Sometimes it takes a bit of creativity to stand out from the competition and keep viewers interested.
Jean-Michel Lajoie
Sometimes it takes a bit of creativity to stand out from the competition and keep viewers interested.

At first, the fact that we were exceptionally good at the games we played and could discuss them in depth was enough to attract viewers. We would just play and talk off the top of our heads. However, it became clear that the viewers we hoped to attract — committed returning viewers — are always looking for something specific, and they want it fast. We shifted to creating shorter, well-structured and scripted videos focused on a single tip, trick or piece of information. These videos were easier to produce and performed significantly better.

We started with the minimum: a gaming computer, built-in webcam and a headset. But to stand out from the millions of other videos being uploaded every day, often at low quality, we’ve re-invested most of the money we’ve made into upgrading our equipment. We bought a second high-end computer with a top-of-the-line video card for editing our content, as well as a green screen, a high-quality webcam and studio-quality lighting.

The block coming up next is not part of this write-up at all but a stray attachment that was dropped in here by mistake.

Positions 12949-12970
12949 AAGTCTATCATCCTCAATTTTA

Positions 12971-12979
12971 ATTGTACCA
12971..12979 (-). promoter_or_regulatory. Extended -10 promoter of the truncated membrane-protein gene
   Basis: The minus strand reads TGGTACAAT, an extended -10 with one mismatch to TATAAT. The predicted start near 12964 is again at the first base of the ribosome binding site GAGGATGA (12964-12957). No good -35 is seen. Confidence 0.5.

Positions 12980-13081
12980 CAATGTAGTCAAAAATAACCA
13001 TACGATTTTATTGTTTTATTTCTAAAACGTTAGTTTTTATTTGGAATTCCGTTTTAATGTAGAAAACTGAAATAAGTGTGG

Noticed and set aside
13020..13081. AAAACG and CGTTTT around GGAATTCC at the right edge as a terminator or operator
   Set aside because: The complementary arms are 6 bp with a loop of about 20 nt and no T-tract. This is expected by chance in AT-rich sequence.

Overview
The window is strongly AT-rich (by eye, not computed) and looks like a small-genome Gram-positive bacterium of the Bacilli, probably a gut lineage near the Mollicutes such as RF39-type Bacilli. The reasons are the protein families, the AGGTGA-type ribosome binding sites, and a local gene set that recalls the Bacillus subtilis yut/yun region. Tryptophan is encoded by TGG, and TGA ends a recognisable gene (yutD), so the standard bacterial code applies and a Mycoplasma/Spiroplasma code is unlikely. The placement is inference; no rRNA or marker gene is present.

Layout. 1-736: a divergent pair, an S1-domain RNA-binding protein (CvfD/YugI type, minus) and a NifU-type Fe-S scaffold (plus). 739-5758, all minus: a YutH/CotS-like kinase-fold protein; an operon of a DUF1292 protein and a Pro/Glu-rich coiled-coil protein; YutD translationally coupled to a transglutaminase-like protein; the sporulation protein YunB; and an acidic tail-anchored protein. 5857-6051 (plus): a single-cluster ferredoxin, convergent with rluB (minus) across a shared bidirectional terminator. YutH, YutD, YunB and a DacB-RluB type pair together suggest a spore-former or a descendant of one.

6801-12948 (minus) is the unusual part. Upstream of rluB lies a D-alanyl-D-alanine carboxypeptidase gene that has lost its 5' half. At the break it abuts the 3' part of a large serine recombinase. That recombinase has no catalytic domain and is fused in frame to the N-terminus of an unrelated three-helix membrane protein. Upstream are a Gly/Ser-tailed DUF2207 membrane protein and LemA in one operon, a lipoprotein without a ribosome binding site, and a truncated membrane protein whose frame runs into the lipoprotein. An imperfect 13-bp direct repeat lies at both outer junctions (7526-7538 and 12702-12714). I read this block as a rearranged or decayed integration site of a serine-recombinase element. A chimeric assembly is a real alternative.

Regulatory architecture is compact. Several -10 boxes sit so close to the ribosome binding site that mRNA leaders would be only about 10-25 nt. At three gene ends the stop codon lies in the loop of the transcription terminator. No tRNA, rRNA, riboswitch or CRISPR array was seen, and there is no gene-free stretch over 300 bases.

NotCasuals streams several games, but has recently focused on the popular roleplaying game Genshin Impact.
NotCasuals streams several games, but has recently focused on the popular roleplaying game Genshin Impact.

We rebooted the channel in June 2020 playing the popular mobile game Rise of Kingdoms. While it is smart to feature games with a large base, we quickly moved onto the beta version of the less-known action roleplaying game, Genshin Impact, before it surged in popularity amid one of the most successful launches of all time. With less competition and more room to grow, our channel saw 1,000-per-cent growth two months in a row. Limiting the number of titles and genres we played also created consistency that enticed viewers to come back.